I looked at Sylvia’s body in the mirror and I looked at my body in the mirror and I remembered that my skin is the color that pantyhose companies mean when they say nude and Sylvia’s skin is not that color. Sylvia is an ample woman and she is the right kind of ample-ness, by which I mean she has been strategically engineered by God or whatever to cause earth-shaking want in people, the kind of want that leads a person to stay up all night, hostage to desire.
I don’t know, Sylvia says. Never mind.
Sylvia was doing a lot of never minding back then, so much never minding that it became unclear if she minded anything anymore, or if she minded her own mind or even my mind, or anything that was mine. She’d spent the week cutting her bangs slanted and balancing grapes on her belly button and letting pots of porridge cook to soot on the stovetop.
That’s ok, I told her as the apartment filled with smoke, people become forgetful when they are happy or worried or thinking about the airplanes of soon and all you need to do is tell me which one you’re doing.
I already knew the answer, but I was the kind of person back then who sometimes asked people to say aloud what I already knew—it was obvious that Sylvia was thinking about the airplanes of soon and which one she’d be on and where it would go and what she might do when she got there.
I knew she’d do this from the first day she moved in, so it is true that I let myself break myself or, maybe, I let herself let myself break my self and by self I mean heart except I take issue with using that word that way, because I don’t think we have any reason to pile such a responsibility on that organ, the word of that organ. Everyone knows a heart is just responsible for filling a thing with blood, except it never fills love with blood because no one can do that because love comes when it wants and it leaves when it wants and it gets on an airplane and goes wherever it wants, and no one can ever ask love not to do that, because that is part of the risk of love, the worthwhile risk of it, that it will leave if it feels like leaving and that is the cost of it and it is worth it, worth it, worth it. This is the mantra of Sylvia and this is the way she is.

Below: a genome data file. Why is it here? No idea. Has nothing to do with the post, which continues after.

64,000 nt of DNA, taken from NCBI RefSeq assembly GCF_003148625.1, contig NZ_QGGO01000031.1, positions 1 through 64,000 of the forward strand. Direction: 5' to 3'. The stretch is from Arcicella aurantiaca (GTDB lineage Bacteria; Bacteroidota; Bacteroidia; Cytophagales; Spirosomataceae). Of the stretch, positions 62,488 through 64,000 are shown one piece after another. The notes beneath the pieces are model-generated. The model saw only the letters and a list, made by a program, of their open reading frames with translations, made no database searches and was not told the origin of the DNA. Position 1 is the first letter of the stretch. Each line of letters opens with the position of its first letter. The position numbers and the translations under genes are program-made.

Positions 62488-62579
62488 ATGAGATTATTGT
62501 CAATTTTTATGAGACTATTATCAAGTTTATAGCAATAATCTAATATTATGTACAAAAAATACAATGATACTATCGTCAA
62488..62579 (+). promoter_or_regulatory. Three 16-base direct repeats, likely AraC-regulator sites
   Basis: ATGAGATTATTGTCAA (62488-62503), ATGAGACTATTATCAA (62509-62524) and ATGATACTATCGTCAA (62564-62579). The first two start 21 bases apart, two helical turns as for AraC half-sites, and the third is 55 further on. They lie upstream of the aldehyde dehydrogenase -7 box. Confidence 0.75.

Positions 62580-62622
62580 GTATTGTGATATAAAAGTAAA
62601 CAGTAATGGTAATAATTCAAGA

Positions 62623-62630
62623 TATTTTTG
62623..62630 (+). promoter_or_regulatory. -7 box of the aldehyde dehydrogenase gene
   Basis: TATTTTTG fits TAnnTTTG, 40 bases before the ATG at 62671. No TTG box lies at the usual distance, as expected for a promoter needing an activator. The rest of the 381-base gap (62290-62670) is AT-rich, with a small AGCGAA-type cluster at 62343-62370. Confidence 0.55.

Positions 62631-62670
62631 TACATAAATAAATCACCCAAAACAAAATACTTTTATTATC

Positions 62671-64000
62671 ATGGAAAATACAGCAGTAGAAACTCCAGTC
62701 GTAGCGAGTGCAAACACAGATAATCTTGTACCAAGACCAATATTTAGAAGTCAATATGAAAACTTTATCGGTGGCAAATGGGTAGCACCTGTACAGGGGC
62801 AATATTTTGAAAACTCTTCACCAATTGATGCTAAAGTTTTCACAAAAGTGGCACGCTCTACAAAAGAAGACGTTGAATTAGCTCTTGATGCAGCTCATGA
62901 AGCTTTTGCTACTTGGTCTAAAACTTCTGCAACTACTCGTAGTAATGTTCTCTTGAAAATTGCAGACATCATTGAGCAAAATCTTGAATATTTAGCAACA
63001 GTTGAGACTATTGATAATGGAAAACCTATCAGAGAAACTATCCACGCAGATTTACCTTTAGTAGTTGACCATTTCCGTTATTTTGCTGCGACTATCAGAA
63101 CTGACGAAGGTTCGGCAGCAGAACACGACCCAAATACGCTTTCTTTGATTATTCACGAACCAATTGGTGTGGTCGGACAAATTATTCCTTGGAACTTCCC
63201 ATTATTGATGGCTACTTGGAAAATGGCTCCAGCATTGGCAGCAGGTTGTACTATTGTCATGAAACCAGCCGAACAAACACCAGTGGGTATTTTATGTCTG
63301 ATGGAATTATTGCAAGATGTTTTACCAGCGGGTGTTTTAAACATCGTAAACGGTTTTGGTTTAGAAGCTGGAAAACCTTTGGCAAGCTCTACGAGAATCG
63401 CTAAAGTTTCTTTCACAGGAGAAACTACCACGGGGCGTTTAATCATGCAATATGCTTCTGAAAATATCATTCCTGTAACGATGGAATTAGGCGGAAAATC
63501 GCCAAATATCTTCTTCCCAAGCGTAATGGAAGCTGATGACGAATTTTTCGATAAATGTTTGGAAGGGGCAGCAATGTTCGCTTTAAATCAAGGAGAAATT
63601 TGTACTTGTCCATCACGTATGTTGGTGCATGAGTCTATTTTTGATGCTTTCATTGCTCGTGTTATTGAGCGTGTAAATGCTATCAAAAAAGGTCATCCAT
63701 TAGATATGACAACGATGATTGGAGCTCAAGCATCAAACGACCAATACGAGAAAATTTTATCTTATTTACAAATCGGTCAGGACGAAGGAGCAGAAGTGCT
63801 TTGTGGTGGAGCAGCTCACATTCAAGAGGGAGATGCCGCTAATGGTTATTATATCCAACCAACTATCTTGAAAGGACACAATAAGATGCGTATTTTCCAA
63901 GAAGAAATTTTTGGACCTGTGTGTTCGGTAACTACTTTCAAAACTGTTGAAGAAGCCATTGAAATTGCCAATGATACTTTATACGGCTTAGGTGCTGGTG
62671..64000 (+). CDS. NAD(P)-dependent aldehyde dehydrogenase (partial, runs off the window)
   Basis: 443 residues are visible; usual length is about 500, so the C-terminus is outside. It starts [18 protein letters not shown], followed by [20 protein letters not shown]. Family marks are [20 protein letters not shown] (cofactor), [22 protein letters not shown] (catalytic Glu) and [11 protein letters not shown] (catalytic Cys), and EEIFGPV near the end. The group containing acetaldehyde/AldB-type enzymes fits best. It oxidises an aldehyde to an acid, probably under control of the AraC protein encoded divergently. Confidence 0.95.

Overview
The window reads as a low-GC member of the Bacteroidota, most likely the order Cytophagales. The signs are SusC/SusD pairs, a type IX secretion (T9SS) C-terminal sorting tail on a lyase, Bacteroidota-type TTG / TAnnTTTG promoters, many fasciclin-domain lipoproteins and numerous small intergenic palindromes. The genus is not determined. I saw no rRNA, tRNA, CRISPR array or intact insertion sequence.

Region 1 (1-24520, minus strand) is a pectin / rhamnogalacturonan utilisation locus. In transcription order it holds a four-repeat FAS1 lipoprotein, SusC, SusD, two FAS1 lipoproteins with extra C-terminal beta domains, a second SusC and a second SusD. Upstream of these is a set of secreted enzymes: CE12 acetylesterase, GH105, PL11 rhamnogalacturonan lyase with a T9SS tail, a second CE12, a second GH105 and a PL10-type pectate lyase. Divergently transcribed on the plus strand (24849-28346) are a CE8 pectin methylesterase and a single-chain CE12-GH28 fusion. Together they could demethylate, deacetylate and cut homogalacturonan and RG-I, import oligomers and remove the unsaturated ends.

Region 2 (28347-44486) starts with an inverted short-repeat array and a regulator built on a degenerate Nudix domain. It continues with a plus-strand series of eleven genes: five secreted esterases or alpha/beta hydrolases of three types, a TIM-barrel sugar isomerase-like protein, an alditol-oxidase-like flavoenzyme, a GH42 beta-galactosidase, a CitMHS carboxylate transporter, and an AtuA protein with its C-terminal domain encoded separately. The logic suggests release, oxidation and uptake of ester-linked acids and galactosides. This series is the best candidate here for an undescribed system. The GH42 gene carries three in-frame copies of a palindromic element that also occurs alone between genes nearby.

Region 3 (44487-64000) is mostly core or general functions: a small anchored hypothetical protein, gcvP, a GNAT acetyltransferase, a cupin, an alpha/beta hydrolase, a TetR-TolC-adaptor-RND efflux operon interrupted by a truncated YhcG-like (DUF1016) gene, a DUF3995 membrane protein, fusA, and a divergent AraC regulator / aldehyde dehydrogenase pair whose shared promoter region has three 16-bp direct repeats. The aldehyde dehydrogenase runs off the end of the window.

Yo. That’s not Peter Dinklage. That’s Art Hindle, the star of Cronenberg’s “The Brood.”
From 11/12 - 11/16, here’s what Cameron and I will be doing at Storefront for Art and Architecture:
"The Weathermen Turn Themselves In" charts a world where families are raised not in houses but hurricanes; where duplex apartments don’t sit on the street but pelt us from the sky; where finance companies operate not in skyscrapers but from the top floors of a tornado. "The Weathermen Turn Themselves In" finally asks the absurd question: what if architecture and weather switched positions? By reversing the natural world with our constructed environment, we examine not only the boundaries, limitations and correlations between the two – but also between that which we can control and that which we cannot. The afternoon forecast is a 90% chance of condo squalls, and we’re advised to stay inside the comfort of our storms. Now, quick: what is an umbrella.
(and all in this weird tiny mirror room that has walls which turn and open to the street)
My favorite part of moma trip yesterday? The payphone outside the bathroom said to dial *10 to receive “god’s blessings” — when I called, a recording prompted me to leave a message, asking that I be as detailed as possible regarding what I wanted the prayer warriors to pray for. I said my dog, though I don’t have one, and hung up, wondering if I’d done the right thing, then went to the Magritte exhibit.
From November 12 to 16, Cameron Blaylock and I will be stationed at The Storefront for Art and Architecture, endeavoring to engineer the details of an impossible world in an exhibit we’re calling “The Weather Men Turn Themselves In” — should be fun. You can come watch us work from 11 to 6 each day. More soon!